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Dinosaur paleodiversity peaked in temperate zones

From: Ben Creisler
A new online paper:
Mannion, P. D., Benson, R. B. J., Upchurch, P., Butler, R. J., Carrano, M. T. 
and Barrett, P. M. (2011) 
A temperate palaeodiversity peak in Mesozoic dinosaurs and evidence for Late 
Cretaceous geographical partitioning. 
Global Ecology and Biogeography (advance online publication)
doi: 10.1111/j.1466-8238.2011.00735.x
Aim  Modern biodiversity peaks in the tropics and declines poleward, a pattern 
that is potentially driven by climate. Although this latitudinal biodiversity 
gradient (LBG) also characterizes the marine invertebrate fossil record, 
distributions of ancient terrestrial faunas are poorly understood. This study 
utilizes data on the dinosaur fossil record to examine spatial patterns in 
terrestrial biodiversity throughout the Mesozoic.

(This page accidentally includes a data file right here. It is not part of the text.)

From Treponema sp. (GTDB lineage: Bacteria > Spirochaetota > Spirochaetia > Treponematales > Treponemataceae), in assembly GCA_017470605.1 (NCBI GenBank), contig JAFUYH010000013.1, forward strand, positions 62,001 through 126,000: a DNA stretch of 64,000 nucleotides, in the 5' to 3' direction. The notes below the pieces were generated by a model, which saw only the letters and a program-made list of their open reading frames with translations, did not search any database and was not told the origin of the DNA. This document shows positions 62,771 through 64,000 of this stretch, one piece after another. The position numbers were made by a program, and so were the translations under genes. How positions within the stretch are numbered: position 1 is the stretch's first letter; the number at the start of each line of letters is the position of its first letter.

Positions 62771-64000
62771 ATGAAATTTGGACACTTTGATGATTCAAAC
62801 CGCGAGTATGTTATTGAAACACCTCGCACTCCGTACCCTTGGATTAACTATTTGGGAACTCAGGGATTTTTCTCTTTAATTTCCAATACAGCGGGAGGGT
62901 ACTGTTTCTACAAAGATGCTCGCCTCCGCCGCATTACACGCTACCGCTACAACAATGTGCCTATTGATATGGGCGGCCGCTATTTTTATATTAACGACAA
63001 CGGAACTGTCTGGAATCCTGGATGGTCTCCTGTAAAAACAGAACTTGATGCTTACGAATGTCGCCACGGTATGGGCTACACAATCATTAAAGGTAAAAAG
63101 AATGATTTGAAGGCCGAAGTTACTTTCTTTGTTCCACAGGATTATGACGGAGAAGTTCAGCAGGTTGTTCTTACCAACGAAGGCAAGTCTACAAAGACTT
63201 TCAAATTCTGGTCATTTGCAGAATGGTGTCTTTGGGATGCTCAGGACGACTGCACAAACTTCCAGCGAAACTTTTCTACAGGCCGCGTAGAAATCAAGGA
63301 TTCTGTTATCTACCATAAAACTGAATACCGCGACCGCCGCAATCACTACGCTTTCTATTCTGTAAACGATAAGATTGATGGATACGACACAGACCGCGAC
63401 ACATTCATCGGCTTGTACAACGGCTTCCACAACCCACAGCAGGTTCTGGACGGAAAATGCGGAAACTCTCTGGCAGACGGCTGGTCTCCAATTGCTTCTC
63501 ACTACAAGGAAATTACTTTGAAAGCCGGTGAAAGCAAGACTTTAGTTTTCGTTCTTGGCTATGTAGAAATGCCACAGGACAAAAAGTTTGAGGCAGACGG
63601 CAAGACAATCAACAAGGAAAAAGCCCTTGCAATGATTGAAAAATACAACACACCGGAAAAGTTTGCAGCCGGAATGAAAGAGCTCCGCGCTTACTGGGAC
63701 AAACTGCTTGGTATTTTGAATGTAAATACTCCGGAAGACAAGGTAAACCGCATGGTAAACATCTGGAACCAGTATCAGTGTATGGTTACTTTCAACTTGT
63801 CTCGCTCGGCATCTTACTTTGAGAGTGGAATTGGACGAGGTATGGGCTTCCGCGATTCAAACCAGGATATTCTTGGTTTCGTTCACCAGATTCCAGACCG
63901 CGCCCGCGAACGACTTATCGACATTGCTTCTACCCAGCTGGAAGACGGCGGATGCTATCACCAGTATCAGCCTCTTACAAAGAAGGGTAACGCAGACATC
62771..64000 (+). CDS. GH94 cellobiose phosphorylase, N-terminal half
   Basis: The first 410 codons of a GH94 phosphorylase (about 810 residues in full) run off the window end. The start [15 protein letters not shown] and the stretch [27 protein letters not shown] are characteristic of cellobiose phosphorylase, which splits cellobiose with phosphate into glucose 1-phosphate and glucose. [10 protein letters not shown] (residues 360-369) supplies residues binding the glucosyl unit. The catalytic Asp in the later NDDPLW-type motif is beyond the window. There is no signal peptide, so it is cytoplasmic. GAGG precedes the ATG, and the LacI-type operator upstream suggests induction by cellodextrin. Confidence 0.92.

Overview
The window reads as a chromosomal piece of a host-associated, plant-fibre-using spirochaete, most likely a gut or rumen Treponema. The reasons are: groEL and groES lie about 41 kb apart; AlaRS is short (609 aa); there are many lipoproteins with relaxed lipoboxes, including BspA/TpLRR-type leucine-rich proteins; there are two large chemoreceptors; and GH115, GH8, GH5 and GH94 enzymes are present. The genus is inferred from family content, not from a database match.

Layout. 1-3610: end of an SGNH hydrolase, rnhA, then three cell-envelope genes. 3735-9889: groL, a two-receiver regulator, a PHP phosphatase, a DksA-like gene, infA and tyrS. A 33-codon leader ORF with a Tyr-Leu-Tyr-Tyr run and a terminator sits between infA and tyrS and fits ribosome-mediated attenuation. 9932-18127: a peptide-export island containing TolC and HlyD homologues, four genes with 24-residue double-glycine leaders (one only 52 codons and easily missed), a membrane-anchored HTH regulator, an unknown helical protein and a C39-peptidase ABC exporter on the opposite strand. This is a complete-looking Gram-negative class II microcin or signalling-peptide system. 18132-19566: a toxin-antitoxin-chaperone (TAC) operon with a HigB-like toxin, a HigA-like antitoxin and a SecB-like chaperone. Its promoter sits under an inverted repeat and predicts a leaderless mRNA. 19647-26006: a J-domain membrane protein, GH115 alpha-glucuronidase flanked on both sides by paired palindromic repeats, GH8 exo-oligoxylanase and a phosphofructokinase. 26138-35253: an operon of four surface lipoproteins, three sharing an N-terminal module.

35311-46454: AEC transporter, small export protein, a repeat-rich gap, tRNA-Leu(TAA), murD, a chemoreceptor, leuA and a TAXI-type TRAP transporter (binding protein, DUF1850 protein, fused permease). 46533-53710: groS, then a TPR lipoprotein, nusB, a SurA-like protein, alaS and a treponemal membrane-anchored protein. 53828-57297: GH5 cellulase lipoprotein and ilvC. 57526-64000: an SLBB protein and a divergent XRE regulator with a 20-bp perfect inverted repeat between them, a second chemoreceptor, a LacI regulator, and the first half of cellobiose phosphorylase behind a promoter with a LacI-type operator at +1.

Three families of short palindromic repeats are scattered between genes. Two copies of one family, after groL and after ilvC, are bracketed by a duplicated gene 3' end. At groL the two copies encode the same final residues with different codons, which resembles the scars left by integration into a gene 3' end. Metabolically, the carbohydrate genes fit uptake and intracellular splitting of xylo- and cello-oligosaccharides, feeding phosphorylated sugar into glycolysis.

Location  We compiled data on fossil occurrences across the globe.
Methods  We compiled a comprehensive dataset of Mesozoic dinosaur genera (738), 
including birds. Following the utilization of sampling standardization 
techniques to mediate for the uneven sampling of the fossil record, we 
constructed latitudinal patterns of biodiversity from this dataset.
Results  The dominant group of Mesozoic terrestrial vertebrates did not conform 
to the modern LBG. Instead, dinosaur diversity was highest at temperate 
palaeolatitudes throughout the 160 million year span of dinosaurian 
evolutionary history. Latitudinal diversity correlates strongly with the 
distribution of land area. Late Cretaceous sauropods and ornithischians exhibit 
disparate LBGs.
Main conclusions  The continuity of the palaeotemperate peak in dinosaur 
diversity indicates a diminished role for climate on the Mesozoic LBG; instead, 
dinosaur diversity may have been driven by the amount of land area among 
latitudinal belts. There is no evidence that the tropics acted as a cradle for 
dinosaur diversity. Geographical partitioning among major clades of herbivorous 
e Cretaceous may result from the advanced stages of continental fragmentation 
and/or differing responses to increasing latitudinal climatic zonation. Our 
results suggest that the modern-day LBG on land was only established 30 million 
years ago, following a significant post-Eocene recalibration, potentially 
related to increased seasonality.